Reflection: COLOR, Cut and Style 2015
When behindthechair.com Creative Director and Founder Mary Rector-Gable came up with the idea for this year’s COLOR, Cut & Style Show, she was on a camping trip at Yellowstone National Park. Sitting beside a babbling brook, Mary was reading her muse—Henry Thoreau’s masterpiece “Walden”—when she came across a passage she hadn’t remembered before. It was about a branch that had snapped off of a tree only from the force of its own weight, and it got her thinking about how much stress we add to our own lives.
Mary Rector-Gable opens COLOR, Cut & Style 2015!
Life has its storms, hardships and struggles where the winds are whipping and the rain is coming down. Amidst chaos it’s hard to look at yourself, see your own hopes and dreams. But when the world calms and the storm clears, left behind is the water, forming reflective pools on the ground. This is when we can look down and see ourselves.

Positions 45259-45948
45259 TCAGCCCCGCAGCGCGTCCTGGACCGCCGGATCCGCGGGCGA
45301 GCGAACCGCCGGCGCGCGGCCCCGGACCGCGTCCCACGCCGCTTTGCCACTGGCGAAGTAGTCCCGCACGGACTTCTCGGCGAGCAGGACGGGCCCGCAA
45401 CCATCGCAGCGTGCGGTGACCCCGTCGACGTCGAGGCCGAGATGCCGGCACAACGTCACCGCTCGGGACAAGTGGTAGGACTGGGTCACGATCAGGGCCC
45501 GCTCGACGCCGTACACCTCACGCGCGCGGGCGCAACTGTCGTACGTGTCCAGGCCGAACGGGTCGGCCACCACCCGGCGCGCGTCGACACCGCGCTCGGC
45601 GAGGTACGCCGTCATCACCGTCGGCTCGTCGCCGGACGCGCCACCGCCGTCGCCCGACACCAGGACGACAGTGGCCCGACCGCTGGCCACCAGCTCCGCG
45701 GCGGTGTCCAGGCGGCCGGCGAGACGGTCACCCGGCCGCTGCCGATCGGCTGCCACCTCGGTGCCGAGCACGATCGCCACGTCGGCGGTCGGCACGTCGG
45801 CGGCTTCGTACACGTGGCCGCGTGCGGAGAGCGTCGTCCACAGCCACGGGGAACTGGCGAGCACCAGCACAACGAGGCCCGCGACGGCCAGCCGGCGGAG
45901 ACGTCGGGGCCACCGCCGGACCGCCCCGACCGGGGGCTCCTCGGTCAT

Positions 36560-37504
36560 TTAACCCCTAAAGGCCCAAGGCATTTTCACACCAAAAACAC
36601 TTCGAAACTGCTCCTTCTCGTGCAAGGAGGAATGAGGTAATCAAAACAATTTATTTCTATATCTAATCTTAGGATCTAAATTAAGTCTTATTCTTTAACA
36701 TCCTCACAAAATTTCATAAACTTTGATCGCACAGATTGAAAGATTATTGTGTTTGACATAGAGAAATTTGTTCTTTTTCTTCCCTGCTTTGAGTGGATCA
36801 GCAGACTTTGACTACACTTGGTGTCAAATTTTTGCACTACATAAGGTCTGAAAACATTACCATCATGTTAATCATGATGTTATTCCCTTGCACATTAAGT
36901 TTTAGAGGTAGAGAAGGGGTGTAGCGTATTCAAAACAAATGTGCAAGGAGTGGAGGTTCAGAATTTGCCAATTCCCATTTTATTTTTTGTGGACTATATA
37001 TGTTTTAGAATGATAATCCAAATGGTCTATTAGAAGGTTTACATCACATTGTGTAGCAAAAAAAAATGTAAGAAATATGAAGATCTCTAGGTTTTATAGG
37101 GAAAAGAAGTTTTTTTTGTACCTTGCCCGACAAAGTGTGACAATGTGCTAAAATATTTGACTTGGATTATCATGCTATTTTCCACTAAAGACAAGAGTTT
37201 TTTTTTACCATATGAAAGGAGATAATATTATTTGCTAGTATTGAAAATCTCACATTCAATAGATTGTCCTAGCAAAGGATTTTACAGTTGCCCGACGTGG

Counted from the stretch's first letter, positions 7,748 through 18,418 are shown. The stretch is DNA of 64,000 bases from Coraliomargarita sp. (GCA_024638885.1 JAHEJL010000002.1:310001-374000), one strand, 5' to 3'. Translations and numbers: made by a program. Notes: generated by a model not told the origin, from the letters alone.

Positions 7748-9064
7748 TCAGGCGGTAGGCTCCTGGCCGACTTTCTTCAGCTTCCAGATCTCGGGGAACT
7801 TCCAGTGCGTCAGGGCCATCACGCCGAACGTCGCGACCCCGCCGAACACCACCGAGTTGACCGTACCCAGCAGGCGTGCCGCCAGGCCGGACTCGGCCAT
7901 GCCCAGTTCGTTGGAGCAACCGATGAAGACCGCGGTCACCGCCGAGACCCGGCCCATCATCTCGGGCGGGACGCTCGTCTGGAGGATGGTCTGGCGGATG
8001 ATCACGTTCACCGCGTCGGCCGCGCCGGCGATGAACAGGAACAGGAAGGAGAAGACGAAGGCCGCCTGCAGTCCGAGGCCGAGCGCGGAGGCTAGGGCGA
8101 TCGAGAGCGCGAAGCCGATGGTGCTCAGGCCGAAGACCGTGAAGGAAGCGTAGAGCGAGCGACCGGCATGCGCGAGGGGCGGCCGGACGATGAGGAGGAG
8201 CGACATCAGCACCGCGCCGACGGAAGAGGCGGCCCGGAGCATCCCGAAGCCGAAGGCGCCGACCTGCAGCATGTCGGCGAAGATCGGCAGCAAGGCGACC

Mary’s beautiful opening speech at BTC’s COLOR, Cut & Style
What do you see? Do you see perseverance—someone who’s weathered the storms life has thrown at them? Do you see a work-in-progress, one getting stronger and more beautiful every day? Do you see the important person you are who gives selflessly and changes and improves other people’s lives every day?
Here at BTC, we see you—we see you for who you truly are. And we believe in you. You make an impact on every person you touch. You’ve found your life’s creative passion and you work day in and day out to create the art of your dreams. And this year’s COLOR, Cut & Style 2015 was all about you—a weekend of self-discovery.
Stylists from all across the industry gather on the opening stage.
On Sunday morning, REFLECTION truly began. When taking the stage at the start of the show and inviting every COLOR team up to take an introductory bow, BTC knew this would be a transformative event for everyone involved. With its top-notch education and a strong, loving sense of community, COLOR could change everything.
“It’s not what you look at that matters. It’s what you see.”—Henry David Thoreau